Monday, February 21, 2011

Poe's Perplexing Parents: David Poe, Jr.

David Poe Jr. father of Edgar Allan PoeThe greatest achievement of Edgar Allan Poe's father is that he managed the considerable feat of having a death even more mysterious than that of his famous son.

David Poe Jr. was born July 18, 1784. He was trained to be a lawyer, but at a young age defied his family's wishes and became an actor instead. He had a busy, if only modestly acclaimed career until he made his final known stage appearance on October 18, 1809. After that, his trail immediately goes cold. By July of 1811, his wife Eliza was described as "left alone, the only support of herself and several small children." No explanation was given for the absence of her spouse. In November of that year, it was said merely that Mrs. Poe had "quarreled and parted with her husband." She died the following month of a lingering illness, assumed to be either tuberculosis or pneumonia, leaving three young children as penniless orphans.

And that is the last we know of David Poe. No death or burial records have ever been found for him, or even contemporary references to his demise. This is strange, considering that he was a relatively famous and well-traveled performer. A newspaper story from a much later era claimed he died in Norfolk, Virginia on October 19, 1810, but this is completely unverified, and the source for the claim is uncertain. Long after the fact, various members of the Poe family and his early biographers gave very brief remarks indicating merely that David died on some uncertain date shortly before or after his wife. The nonspecific and conflicting nature of these accounts only proves that no one had any exact knowledge of when, where, or how he met his end. They all have the air of people repeating vague legend rather than known fact. Over forty years later, his sister Maria Poe Clemm told Sarah Helen Whitman that Edgar's parents both died at about the same time of "consumption," a story Edgar himself echoed. If this is true, it makes the absence of any sort of definite record of David's death or burial all the more inexplicable, as his wife's pitiful end was widely publicized. It is plausible that neither Maria Clemm nor her nephew wanted to admit that David Poe abandoned his family, and so passed on a more palatable story. They may well have never known his true fate.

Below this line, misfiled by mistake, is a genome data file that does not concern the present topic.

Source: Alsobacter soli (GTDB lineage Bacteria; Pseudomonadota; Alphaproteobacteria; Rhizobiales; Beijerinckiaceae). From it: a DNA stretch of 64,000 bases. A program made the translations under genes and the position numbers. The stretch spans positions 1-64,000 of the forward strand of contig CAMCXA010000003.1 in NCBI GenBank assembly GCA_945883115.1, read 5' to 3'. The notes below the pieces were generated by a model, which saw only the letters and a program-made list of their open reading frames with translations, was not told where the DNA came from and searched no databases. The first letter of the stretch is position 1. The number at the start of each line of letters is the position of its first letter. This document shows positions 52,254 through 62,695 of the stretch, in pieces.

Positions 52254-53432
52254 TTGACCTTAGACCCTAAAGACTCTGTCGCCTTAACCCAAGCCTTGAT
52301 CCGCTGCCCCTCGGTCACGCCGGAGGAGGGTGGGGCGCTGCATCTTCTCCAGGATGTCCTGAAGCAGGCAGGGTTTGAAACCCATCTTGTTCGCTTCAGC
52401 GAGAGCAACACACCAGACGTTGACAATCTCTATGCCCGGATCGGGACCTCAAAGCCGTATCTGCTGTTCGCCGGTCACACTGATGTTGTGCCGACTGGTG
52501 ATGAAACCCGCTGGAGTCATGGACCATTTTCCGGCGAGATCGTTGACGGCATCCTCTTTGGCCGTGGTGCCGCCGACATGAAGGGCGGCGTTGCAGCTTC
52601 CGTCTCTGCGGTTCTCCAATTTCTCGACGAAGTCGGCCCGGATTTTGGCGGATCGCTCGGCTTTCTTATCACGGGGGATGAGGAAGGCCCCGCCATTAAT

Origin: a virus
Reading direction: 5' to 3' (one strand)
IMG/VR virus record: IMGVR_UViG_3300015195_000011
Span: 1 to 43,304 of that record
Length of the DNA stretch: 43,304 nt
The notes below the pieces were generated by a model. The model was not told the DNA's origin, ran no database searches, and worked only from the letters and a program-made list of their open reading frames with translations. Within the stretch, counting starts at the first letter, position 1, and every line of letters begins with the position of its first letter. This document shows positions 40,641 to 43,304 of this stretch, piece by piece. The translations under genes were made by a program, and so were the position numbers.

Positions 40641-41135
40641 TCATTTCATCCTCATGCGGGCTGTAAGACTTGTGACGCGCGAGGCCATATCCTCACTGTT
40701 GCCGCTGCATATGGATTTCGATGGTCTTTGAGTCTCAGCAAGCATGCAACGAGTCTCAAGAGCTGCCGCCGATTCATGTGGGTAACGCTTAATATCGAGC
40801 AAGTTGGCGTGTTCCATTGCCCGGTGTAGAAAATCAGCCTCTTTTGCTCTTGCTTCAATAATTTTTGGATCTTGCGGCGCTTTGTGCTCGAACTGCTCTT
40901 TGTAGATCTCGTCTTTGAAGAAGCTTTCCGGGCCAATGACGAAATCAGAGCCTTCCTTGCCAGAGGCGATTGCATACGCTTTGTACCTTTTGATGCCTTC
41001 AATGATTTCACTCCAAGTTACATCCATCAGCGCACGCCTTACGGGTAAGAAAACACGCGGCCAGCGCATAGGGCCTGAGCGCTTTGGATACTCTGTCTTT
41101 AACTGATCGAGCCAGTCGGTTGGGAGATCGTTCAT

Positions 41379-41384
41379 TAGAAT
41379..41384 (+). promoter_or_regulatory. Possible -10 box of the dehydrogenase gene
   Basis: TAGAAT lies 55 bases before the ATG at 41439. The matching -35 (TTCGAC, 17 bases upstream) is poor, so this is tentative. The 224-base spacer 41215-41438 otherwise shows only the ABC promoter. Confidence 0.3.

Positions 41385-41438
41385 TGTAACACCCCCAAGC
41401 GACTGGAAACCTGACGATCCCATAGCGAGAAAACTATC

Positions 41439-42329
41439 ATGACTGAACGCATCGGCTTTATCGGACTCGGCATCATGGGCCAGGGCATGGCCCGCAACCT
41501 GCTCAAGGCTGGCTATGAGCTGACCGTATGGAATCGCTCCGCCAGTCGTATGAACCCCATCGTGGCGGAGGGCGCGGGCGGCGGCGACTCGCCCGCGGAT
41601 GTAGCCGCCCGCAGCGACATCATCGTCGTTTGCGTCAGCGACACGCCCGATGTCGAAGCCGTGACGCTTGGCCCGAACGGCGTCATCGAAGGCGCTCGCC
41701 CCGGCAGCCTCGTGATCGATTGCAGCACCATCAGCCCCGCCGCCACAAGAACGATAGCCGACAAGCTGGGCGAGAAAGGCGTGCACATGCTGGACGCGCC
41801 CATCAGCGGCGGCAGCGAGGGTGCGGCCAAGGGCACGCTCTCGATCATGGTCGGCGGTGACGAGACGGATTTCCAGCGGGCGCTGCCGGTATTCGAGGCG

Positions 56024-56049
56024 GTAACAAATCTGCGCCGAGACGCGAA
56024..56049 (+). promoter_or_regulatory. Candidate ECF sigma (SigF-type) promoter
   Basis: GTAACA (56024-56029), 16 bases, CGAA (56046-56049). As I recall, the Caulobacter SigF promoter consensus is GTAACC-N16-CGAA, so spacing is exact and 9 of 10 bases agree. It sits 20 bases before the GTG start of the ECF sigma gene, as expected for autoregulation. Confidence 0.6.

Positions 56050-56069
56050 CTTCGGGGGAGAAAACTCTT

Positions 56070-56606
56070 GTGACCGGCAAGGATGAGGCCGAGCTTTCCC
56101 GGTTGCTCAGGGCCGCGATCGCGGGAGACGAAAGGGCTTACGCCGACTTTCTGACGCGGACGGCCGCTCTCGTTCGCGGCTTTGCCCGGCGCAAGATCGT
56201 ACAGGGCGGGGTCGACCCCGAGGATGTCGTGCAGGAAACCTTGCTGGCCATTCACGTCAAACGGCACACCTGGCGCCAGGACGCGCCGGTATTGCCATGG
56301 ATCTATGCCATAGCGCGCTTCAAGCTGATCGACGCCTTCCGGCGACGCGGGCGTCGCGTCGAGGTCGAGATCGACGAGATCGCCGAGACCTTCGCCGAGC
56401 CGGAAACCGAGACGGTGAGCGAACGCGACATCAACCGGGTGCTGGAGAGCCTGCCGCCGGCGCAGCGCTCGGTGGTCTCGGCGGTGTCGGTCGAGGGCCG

There is so little evidence about the disappearance of David Poe that it has the air of a sudden and unnatural end--one that would leave no documentation. Is it possible that Edgar Poe's father was the victim of a undetected murder, and is lying in an secret, hastily-arranged grave, with contemporaries assuming that he had deserted both his young family and his chosen career? The very little we know about Edgar's father gives the impression of a quarrelsome, immature, hot-tempered drunk. It is undoubtedly unfair to judge a person by the contents of a single letter, but David Poe's one surviving missive--written to his relative George Poe Jr. early in 1809--suggests a man who could not refrain from alienating even his kin:
"Sir, You promised me on your honor to meet me at the Mansion house on the 23d--I promise you on my word of honor that if you will lend me 30, 20, 15, or even $10 I will remit it to you immediately on my arrival in Baltimore. Be assured I will keep my promise at least as well as you did yours and that nothing but extreme distress would have forc'd me to make this application--Your answer by the bearer will prove whether I yet have 'favour in your eyes' or whether I am to be despised by (as I understand) a rich relation because when a wild boy I join'd a profession which I then thought and now think an honorable one. But which I would most willingly quit tomorrow if it gave satisfaction to your family provided I could do any thing else that would give bread to mine."
George Poe, when he forwarded this note to his brother-in-law William Clemm Jr., snorted: "To this impertinent note it is hardly necessary to tell you my answer--it merely went to assure him that he need not look to me for any countenance or support more especially after having written me such a letter as that and thus for the future I desired to hear not from or of him--so adieu to Davy."

It is not difficult to picture a man capable of arousing such contempt among his own family angering the wrong person, with deadly results.

This is, of course, mere conjecture. But the virtual black hole one encounters when looking at the unexplained vanishing act of a man only in his mid-twenties--a man with many relatives who must have made efforts to locate him, if only for the sake of his children, and whose face and name were reasonably well-known--makes such conjectures inevitable.